By Lt. Col. Keith Felter, 459th Airlift Squadron Commander
/ Published August 06, 2008
YOKOTA AIR BASE, Japan --
When I was told last year that I had been hired to be the chief of safety for the 374th Airlift Wing, two thoughts came to mind. First, I thought "they obviously don't know all the unsafe things I've done growing up, or else they'd never have picked me." Followed by, "maybe they do know, and think that someone who did all that, and live to tell about it, must have a thing or two to teach about safety." This article describes one of those "lived to tell about it" things.
I grew up on a dairy farm in northern Pennsylvania. Anyone growing up around these operations knows that safety on the farm is too often governed more by survival instinct than by any deliberate safety rules or procedures. If I had known then what I know now about Operational Risk Management tools, I hope I would not have put myself in the situation I am about to describe.
It was the summer haying season. As a farm kid, haying season was one of the few opportunities you had to earn some extra money, so you made the most of it. Having finished haying our farm, I was helping our neighbors with some of their fields.
If you don't know much about haying, let me quickly describe it. Tractors and machinery are used to cut the hay and rake it into rows in the fields. After it dries in the field for a few days it is ready to bale.
Most dairy farms in that day still used square-balers. A square-baler is towed behind a tractor where it gobbles up the row of hay and compresses it into bales that are about a foot high, a foot and a half wide and three feet long. These bales usually weigh between 50 and 100 pounds. Some square-balers, like the one we owned, dropped these bales on the ground.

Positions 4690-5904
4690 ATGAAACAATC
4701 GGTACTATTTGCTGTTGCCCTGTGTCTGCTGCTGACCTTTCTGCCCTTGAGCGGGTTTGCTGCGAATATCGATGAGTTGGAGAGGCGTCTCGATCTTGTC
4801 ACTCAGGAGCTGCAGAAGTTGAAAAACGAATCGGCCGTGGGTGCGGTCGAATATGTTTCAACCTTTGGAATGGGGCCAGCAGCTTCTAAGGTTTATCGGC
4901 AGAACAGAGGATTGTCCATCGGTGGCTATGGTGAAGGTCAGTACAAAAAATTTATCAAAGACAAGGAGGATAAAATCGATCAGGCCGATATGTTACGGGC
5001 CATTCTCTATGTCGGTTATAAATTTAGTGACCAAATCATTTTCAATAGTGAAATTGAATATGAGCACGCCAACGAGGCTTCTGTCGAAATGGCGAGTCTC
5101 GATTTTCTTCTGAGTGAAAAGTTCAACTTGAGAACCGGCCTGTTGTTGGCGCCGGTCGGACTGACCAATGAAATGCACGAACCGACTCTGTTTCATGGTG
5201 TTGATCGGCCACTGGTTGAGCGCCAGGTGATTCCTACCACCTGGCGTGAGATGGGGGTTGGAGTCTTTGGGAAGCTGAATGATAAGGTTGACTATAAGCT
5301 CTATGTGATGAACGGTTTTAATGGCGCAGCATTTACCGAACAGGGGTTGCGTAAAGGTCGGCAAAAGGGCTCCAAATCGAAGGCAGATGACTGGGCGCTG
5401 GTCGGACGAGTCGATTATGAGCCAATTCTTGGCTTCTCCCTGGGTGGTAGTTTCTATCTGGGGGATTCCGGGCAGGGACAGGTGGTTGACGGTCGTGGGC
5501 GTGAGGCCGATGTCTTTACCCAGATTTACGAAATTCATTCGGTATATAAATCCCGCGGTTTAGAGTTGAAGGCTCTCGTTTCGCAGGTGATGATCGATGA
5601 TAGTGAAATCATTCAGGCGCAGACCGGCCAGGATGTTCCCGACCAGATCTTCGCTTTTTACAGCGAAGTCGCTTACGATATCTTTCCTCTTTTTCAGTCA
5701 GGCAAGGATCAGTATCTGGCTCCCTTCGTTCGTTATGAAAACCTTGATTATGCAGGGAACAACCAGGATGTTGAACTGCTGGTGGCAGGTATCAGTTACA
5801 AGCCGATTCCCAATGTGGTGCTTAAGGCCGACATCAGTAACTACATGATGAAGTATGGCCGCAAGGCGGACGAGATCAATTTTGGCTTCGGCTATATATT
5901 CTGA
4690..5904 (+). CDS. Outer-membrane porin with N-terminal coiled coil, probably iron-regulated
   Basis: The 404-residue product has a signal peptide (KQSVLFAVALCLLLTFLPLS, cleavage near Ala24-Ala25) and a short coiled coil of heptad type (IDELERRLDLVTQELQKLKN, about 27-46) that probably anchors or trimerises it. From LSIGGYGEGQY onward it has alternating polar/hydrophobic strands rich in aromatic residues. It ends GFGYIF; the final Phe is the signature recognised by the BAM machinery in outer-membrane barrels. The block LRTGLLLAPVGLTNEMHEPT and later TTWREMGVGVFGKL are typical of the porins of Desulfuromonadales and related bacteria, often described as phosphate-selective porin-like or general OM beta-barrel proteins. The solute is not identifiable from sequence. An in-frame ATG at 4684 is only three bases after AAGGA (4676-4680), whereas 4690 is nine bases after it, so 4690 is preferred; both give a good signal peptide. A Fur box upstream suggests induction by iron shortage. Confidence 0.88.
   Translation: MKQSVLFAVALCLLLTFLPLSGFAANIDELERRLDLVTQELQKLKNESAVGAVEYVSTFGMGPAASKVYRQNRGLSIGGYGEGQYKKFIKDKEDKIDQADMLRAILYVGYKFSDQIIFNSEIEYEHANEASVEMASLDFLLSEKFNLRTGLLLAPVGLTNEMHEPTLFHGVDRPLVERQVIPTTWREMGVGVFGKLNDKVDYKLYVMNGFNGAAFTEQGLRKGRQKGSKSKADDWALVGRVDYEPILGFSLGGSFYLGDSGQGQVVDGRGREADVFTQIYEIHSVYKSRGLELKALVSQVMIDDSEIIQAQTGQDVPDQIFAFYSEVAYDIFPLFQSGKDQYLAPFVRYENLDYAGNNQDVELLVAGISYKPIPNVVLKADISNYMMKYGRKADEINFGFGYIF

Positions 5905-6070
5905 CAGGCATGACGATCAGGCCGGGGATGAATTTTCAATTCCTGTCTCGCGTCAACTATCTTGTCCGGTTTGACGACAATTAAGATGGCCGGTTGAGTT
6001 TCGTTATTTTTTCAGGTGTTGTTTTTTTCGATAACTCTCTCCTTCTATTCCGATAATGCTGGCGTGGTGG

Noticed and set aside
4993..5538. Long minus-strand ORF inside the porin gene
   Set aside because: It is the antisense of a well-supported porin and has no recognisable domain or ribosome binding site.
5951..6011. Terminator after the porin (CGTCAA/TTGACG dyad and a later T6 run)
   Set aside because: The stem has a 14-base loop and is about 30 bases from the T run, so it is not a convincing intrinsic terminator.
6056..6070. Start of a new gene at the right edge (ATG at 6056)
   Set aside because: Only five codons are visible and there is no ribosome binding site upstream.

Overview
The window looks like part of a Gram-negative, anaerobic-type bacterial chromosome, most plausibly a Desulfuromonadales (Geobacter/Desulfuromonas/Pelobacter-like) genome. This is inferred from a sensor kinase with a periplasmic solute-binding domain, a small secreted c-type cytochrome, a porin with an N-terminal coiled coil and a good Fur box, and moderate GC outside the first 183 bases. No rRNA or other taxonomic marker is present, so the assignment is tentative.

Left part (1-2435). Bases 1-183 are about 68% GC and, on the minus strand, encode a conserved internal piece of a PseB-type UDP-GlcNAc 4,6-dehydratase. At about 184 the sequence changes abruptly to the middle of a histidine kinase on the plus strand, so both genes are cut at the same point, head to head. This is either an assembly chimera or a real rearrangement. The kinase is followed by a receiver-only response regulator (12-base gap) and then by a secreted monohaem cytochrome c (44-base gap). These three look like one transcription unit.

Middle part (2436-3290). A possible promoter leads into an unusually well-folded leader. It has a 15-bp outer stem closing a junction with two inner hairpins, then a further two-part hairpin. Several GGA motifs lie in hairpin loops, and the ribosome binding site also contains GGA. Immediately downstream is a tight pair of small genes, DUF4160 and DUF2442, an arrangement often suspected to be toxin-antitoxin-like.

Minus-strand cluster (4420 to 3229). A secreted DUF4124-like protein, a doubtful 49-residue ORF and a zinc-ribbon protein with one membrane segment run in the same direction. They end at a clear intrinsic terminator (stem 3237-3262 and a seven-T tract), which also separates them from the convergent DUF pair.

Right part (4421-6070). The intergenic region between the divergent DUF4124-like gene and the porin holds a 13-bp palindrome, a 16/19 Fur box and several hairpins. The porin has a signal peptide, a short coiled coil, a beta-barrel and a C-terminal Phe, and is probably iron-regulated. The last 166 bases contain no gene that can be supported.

Our neighbors had a fancy baler with a bale-kicker attached. A bale-kicker is basically a metal frame containing six spinning rollers that grab hold of a hay bale and then launch it about 10 feet in the air and 20 feet back so it lands in the hay wagon towed behind the baler. Once the wagon is full, it is unhitched from the baler and pulled to the barn where the bales are unloaded and stacked inside.
There are a couple of other things you need to know about haying. One, a wagon that has bales all jumbled in pile, after they've been launched into it by the kicker, will fill up much faster than a wagon that has bales stacked neatly. This means you need to make many more trips to the barn and it generally slows down the operation. Therefore, many farmers have someone in the wagon to stack the bales.
The second thing is, just like in the military, rank has its privileges on the farm. If you are a high-ranking person, like the farmer's wife, you get to drive the tractor that is pulling the baler and wagon. This is the job to have, a canopy over your head, a breeze in your face, life is good! The next best job, usually taken by the farmer, is driving the full wagons to the barn.
Now, we move to the bottom of the totem pole. Next is the guy in the wagon pulled behind the baler. He plays catch with a machine chucking 100-pound hay bales at his head. This job is usually done by the farmer's son if he is old enough.
At the bottom of the farm hierarchy is the guy stacking the hay in the barn. This is the pits. It is hot, humid, dusty and there is no breeze. Added to that, you have 100-pound hay bales falling 20 feet to land in your immediate vicinity. If you are lucky enough not to be smacked by a falling bale, you get to move it 20 feet across the floor and stack it in the 10 seconds it takes until the next bale falls.
Stacking hay bales in the barn is the job I normally wound up with. But hey, I was earning $5 and hour, how could you beat that?
On this summer day, after spending most of it in the alfalfa abyss, I was finally given an opportunity to escape to the fields. Upon reaching the baling operation, I needed to get into the wagon being pulled behind the baler. Maybe I was dehydrated, maybe I was just so excited to be free outside, I don't know. But for some reason, I was in a hurry to get into that wagon and show how well I could catch flying square bales. I think I was hoping to prove my bale-catching prowess so I would be promoted to wagon-boy and someone else could go abandon all hope in the barn.